Image: Silvio Berlusconi with quake survivors
Sandro Perozzi  /  AP
Italian Premier Silvio Berlusconi, center, flanked by Italian Civil Protection Chief Guido Bertolaso, greets people during the inauguration ceremony for the first new homes in Onna, near L'Aquila, central Italy, on Tuesday.
updated 9/15/2009 4:06:54 PM ET 2009-09-15T20:06:54

Premier Silvio Berlusconi handed out keys Monday to some of the first new homes for survivors of the April 6 earthquake that devastated parts of central Italy.

"May this be a nest of love for a new life, to look ahead, thinking of a future with serenity and hope," Berlusconi told a young mother, her eyes glistening with tears of emotion as he gave her keys to a new home in Onna, a hamlet that was leveled by the magnitude 6.3-magnitude temblor.

Some 40 of Onna's 300 people were killed. Across the mountainous Abruzzo region, 300 died in the quake, and about 50,000 were left homeless.

The new structures — simple single-story, fully furnished houses or apartments — were provided by Italy's Trento region, the Red Cross and the civil protection department.

Berlusconi, a billionaire media magnate, has made rebuilding the quake-stricken parts of Abruzzo a priority of his government, and has shuttled between Rome and the regional capital of L'Aquila to check on progress. He also has held several Cabinet meetings in the city to stress his concern, and shifted this year's Group of Eight summit from Sardinia to L'Aquila to save money and show support for the quake victims.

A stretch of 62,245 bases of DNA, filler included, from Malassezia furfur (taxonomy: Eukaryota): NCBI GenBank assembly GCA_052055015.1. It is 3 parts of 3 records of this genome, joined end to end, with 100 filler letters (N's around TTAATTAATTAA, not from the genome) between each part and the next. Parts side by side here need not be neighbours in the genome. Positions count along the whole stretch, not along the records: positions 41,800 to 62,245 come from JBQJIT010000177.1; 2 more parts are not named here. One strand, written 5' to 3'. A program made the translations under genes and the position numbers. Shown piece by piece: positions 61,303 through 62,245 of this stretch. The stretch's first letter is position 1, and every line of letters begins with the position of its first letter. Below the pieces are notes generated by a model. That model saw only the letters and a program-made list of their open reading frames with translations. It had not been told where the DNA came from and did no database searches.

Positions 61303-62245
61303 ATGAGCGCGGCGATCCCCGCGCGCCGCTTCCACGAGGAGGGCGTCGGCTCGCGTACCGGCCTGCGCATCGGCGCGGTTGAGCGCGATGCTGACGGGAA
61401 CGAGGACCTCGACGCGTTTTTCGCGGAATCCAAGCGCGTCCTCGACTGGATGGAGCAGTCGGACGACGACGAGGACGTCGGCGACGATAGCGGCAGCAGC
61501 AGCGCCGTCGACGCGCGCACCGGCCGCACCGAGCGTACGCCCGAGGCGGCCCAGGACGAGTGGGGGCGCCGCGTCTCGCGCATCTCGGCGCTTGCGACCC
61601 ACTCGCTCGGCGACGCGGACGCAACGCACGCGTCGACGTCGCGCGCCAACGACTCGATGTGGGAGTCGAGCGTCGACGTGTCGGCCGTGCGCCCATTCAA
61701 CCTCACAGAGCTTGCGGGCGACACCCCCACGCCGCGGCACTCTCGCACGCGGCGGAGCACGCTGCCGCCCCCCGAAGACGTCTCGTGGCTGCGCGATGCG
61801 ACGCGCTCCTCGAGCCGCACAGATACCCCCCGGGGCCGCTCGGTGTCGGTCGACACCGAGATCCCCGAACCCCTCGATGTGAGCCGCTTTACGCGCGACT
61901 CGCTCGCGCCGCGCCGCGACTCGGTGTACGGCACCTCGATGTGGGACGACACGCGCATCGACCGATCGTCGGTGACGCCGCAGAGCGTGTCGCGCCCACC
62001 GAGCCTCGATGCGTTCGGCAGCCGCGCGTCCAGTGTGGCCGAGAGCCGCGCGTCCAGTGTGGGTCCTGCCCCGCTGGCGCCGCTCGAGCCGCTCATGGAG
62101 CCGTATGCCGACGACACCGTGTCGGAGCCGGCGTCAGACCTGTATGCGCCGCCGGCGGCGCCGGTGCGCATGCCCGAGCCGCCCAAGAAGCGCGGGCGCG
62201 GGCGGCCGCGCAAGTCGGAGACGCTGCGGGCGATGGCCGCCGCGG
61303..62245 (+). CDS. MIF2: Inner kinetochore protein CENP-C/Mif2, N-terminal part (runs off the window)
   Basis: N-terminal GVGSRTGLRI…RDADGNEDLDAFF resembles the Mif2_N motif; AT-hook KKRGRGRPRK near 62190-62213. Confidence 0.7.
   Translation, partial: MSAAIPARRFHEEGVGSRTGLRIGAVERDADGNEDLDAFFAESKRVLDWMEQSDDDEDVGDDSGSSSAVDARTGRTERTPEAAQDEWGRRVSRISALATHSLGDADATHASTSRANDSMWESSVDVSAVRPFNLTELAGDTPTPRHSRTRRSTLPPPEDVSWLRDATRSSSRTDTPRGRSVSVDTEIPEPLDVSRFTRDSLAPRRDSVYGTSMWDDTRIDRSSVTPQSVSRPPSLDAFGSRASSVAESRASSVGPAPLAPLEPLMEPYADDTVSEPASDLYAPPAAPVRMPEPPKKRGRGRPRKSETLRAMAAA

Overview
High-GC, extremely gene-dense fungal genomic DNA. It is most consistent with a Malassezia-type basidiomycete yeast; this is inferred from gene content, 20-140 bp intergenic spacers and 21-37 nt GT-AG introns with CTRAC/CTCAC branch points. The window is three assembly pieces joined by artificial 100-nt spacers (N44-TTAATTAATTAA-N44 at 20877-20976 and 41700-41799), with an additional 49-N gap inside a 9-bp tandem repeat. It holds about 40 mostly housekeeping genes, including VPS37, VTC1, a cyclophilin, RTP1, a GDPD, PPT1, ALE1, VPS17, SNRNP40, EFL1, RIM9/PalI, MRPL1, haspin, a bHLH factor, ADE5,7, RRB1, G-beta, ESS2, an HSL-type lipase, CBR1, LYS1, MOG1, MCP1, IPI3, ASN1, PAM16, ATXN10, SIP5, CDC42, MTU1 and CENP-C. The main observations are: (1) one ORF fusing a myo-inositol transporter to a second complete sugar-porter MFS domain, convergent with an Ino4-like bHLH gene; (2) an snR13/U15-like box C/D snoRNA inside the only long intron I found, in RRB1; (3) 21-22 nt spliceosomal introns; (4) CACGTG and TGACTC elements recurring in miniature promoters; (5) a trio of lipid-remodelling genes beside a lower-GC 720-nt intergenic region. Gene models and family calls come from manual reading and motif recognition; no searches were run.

On Tuesday, he boasted that the new homes were complete with pots and pans, towels, shampoo, toothpaste and a well-stocked refrigerator.

A new day care center is also being opened in Onna.

Earlier Tuesday in Tuscany, some 140 miles northwest of L'Aquila, civil protection crews and firefighters inspected buildings after a 4.2-magnitude quake that struck there Monday night.

No damage or injuries have been reported. The epicenter was in Barberino del Mugello, near Florence, the civil protection department said.

Berlusconi, while battling scrutiny over a sex scandal, has been largely praised for the government's handling of the reconstruction since the April 6 quake. The homeless were put up in tent camps around L'Aquila, in hotels on the coast or with families who offered up their homes.

Of the original 50,000 quake homeless, some 25,350 people are still living in hotels or with volunteer families while another 11,000 are in tents.

Berlusconi has said the apartments inside a police training school, which were renovated to house G-8 delegates this summer, would also be turned over to quake victims as temporary housing.

More on: Italy earthquake

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